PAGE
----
After I took on the sport of triathlon, I decided that I would write a book about it. So I wrote a book at night during my “spare time,” published it myself and began to build on my life from there. I obtained coaching certifications and developed coaching programs around triathlon and lifestyle. All of this while still working the day job.

In other words, extraction from law took me over twelve years from the first blog. Which is better than spending thirty years doing something that was killing me softly every Sunday.

Two traditionally-published books later, the backing of a family, and a roster of endurance and lifestyle clients, I am squarely out of the legal profession. But none of that would have happened without the side hustle, this so-called Plan B, over a decade in the making.

If you want out of your career, you must start planning for the B—the Bounce out of your current situation. Yes, it will take time and money and effort beyond what you think is possible. Yes, it will require early mornings. Yes, you will be tired. But if you can’t imagine spending the next ten or thirty years dreading Mondays—it’s worth it. Get moving.


There are many qualified individuals to talk about the power of mental toughness, setting intentions, meditation and visualization. So I will tell you about the way I made this particular realm happen for me.

Alongside the career I did not want, I was also living in a body that I couldn’t stand. I was a former weightlifter and athlete in high school, but I had since disintegrated into a soft, tired and fluffy shell of my former self. Say what you want about body image, but when you are not taking care of your health, not exercising and eating a steady diet of brown food, there is no room for feeling good. Weight or body fat aside, I was not healthy and I did not feel well. Living in a body that you hate? It bleeds over into other areas of life because you know that you don’t feel well, let alone look well.

I found the sport of triathlon (swim, bike and run) in 2010 as a 250-pound mom of two young kids. I added that sport to my roster of “things to do,” which seemed really dumb at the time. But as I began to wake up earlier and earlier, moving my body in new ways, I found a sense of power in this schedule, this training that told me: If I can do this, I can do anything. If I can change this, I can change anything.

I found strength in doing something outside of my work and family—for myself. I was an unlikely triathlete (still am), but learning to do a sport that was completely outside of my comfort zone taught me many things about hard work, determination, embarrassing myself, finding my voice and also helping others. The mental game that comes alongside this type of experience is absolutely transferable to other areas like career and body image.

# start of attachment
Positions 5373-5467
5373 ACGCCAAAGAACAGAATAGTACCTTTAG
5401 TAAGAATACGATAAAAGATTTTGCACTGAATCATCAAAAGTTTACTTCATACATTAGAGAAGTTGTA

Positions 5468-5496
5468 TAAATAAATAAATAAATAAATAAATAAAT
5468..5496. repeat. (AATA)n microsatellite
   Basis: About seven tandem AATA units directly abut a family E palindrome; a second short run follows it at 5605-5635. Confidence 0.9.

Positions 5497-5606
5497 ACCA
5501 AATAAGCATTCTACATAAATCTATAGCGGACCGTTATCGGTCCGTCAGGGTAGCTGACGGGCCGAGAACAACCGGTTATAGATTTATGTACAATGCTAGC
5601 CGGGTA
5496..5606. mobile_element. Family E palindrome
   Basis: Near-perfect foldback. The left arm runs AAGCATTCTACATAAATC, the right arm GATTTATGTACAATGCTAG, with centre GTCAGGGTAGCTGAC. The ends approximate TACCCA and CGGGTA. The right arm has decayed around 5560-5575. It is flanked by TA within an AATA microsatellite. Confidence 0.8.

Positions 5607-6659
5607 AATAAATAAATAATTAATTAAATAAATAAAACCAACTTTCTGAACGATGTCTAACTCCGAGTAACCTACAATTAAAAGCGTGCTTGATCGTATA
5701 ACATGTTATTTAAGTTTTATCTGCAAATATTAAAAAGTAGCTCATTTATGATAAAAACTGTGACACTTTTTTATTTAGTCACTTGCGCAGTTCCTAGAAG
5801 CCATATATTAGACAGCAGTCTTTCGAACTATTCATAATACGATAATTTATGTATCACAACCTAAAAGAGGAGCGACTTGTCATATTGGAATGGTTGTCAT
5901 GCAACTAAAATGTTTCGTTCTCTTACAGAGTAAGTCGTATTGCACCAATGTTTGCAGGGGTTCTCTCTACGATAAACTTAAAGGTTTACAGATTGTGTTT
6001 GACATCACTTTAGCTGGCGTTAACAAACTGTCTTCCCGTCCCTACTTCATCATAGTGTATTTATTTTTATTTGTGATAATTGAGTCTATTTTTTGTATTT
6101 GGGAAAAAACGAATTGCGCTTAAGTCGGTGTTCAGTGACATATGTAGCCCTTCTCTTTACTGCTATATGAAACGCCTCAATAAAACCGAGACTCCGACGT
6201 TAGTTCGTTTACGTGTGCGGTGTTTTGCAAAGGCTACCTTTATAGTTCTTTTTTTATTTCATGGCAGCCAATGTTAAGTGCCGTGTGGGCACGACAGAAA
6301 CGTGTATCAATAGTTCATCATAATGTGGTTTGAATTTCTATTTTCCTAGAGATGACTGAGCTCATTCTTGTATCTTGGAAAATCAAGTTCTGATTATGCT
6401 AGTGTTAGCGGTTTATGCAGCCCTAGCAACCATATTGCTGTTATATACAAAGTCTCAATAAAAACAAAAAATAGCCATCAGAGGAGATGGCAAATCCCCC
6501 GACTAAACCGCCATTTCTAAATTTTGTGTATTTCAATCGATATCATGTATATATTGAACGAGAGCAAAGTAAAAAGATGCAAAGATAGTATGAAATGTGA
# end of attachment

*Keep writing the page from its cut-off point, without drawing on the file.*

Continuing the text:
I didn’t come to a strong mental game out of nowhere (although I have always been a little stubborn). I did put myself into awkward situations. Even in “failure” in triathlon or day-to-day, I learned to plow forward. When my actions in training for triathlon showed my brain that I “can do this,” then I began to ask myself questions like: “If you can run 10 miles, what else can you do?”

Give yourself the opportunity to try something new and different in order to move your personal dreams down the court. If you don’t have any current, identifiable dreams, then finding what those might be is a great starting point. How? Ask yourself what you liked to do when you were young? What is your version of a having a book in a library?

If you take one step in the direction of changing the autopilot, you might find a way out of the drudgery of the dreaded Monday—no matter what is causing the dread. Once you began to take action, then you can often change that negative Monday mindset. Because the Sunday dread really is about starting to change perspective about Monday—but oftentimes we are way too smart. We cannot just create mantras and fool ourselves into thinking everything is great. Fake positivity is not productive.

Instead, take steps to create the path you want. If you take steps in that direction, it’s easier to tell your brain, “Self! Look you are doing this thing. Mondays will get better soon.” After you have a little under your belt, then try on the “Mondays are great!” mantras and see how they fit.

Regardless of the path you take, if you are finding that Mondays are Nonsense, ask yourself what could make them less Nonsense—and give yourself the gift of movement in that direction.